Syrian soldiers killed by rebel tunnel-bombs

Tunnels packed with explosives detonated near ancient area of Aleppo, the site of some of Syria's fiercest fighting.

    Al-Taroush mosque, the police headquarters and Aleppo citadel before it was bombed [Reuters]
    Al-Taroush mosque, the police headquarters and Aleppo citadel before it was bombed [Reuters]

    Syrian rebels have detonated explosive -packed tunnels under buildings in the northern city of Aleppo, killing at least 13 pro-government troops, and destroying part of the old city, opposition activists have said.

    Syria's main opposition group the Islamic Front posted footage of the explosions on YouTube shortly after the bombs were detonated on Tuesday.

    The UK-based Syrian Observatory for Human Rights said rebels blew up two tunnels, dug near the ancient quarter of Aleppo that has been the site of some of the fiercest fighting in the Syrian conflict.

    The Observatory said the blasts killed at least 13 soldiers and pro-government fighters. It said one bomb went off under a police building that likely housed troops.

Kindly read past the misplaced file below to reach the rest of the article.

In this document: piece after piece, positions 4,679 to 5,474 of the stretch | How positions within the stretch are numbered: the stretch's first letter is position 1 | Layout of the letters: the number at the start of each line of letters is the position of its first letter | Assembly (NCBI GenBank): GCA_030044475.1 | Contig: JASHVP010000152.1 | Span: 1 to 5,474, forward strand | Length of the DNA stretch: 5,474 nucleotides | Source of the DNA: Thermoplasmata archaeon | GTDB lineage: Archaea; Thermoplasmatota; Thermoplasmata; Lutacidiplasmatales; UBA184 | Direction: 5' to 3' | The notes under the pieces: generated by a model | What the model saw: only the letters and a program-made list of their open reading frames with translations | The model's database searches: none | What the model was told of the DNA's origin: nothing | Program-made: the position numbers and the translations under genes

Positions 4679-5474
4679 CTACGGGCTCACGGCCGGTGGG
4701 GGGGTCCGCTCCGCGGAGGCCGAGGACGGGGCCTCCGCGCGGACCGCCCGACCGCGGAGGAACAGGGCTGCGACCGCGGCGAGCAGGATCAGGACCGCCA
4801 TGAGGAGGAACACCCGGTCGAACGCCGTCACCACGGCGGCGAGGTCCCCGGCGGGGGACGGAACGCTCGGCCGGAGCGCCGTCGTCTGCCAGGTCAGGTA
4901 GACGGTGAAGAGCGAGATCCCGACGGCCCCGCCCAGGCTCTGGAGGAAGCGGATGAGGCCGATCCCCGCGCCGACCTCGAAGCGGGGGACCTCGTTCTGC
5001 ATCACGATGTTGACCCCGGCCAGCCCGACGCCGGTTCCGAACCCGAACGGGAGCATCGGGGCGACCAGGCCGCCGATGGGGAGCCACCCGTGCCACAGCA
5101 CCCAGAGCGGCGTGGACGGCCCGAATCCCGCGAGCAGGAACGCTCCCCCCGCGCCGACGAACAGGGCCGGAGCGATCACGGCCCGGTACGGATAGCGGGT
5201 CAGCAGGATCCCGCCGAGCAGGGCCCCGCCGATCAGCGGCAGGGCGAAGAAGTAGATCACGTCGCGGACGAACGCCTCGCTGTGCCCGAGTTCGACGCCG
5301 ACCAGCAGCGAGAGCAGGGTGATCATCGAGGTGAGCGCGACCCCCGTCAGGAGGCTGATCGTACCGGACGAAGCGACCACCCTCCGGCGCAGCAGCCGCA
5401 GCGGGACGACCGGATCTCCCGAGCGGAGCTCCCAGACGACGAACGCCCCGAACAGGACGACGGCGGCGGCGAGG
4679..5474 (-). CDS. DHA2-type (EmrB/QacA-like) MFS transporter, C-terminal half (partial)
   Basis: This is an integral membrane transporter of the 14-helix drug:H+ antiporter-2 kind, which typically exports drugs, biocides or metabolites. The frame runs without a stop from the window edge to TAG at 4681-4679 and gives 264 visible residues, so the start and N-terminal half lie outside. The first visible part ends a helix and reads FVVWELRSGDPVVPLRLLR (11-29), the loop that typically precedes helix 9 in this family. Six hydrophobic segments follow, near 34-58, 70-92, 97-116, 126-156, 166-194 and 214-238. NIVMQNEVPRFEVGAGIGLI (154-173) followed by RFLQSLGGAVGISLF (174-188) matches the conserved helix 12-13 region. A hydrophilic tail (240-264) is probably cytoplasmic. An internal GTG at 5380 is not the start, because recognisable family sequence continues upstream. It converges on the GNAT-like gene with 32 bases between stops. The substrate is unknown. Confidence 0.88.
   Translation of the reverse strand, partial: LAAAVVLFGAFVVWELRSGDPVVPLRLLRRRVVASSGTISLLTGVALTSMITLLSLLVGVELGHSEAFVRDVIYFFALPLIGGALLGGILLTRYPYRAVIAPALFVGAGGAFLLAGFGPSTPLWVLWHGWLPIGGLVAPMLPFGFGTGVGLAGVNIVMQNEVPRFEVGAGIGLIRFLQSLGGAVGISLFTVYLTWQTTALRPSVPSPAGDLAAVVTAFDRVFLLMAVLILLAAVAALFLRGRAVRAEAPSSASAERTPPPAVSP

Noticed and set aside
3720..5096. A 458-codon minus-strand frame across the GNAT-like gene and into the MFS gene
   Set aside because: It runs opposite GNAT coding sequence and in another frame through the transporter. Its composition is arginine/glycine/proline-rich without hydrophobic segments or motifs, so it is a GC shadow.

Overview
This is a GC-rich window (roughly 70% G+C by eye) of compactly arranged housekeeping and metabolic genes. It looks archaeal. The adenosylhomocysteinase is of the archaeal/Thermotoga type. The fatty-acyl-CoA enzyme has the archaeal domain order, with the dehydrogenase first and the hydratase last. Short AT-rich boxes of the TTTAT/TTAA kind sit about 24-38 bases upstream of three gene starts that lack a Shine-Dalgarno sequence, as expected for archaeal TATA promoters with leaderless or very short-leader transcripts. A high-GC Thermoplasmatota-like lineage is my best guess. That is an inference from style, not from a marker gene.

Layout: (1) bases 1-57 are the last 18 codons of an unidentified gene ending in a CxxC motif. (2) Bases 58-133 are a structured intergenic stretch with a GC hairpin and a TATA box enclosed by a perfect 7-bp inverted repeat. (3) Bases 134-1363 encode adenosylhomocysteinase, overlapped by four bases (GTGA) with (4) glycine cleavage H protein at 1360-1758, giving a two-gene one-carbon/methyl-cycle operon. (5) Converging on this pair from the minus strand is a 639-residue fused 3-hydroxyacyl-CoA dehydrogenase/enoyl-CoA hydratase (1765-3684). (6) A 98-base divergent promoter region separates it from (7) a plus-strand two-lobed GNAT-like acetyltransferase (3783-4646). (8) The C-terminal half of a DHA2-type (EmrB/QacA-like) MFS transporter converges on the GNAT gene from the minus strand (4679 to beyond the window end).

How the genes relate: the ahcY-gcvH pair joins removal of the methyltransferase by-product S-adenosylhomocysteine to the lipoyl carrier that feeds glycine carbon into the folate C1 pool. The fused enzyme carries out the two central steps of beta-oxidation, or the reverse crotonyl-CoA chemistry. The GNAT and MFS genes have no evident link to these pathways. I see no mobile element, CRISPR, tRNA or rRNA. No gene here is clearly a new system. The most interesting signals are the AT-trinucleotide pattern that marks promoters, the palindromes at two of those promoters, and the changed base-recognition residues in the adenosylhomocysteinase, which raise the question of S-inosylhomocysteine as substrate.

Another opposition group, the Syria-based Local Coordination Committees, also reported the Aleppo blasts. It said there were an unknown number of casualties on the government side.

    Al Jazeera cannot independently verify the information.

    Members of the Islamic Front earlier this year blew up a Syrian army barracks based in a hotel near the old citadel, after digging tunnels underneath and then packing them with explosives.

    Clashes between rebels belonging to groups including the al-Qaeda-linked Nusra Front broke out with Assad's forces after the blasts, and fighting flared into the night, the Observatory said.

    Thousands die in fortnight

    More than 2,000 Syrians, almost half of them pro-government forces, have been killed in just over a fortnight, marking one of the worst death tolls in the country's civil war.

    The Islamic State group has recently taken large swaths of territory in eastern Syria and whole cities and towns in neighbouring Iraq. It merged the territories last month and declared an Islamic state.

    Increased targeting of Assad's forces in northern Syria could signal shifting priorities for Sunni fighters seeking to consolidate their hold on territory and resources along the border with Turkey.

    But regaining control of Aleppo would boost Assad's confidence after his forces retook territory from the opposition in
    central Syria, and along the border with Lebanon and around Damascus in early June.

    SOURCE: Associated Press


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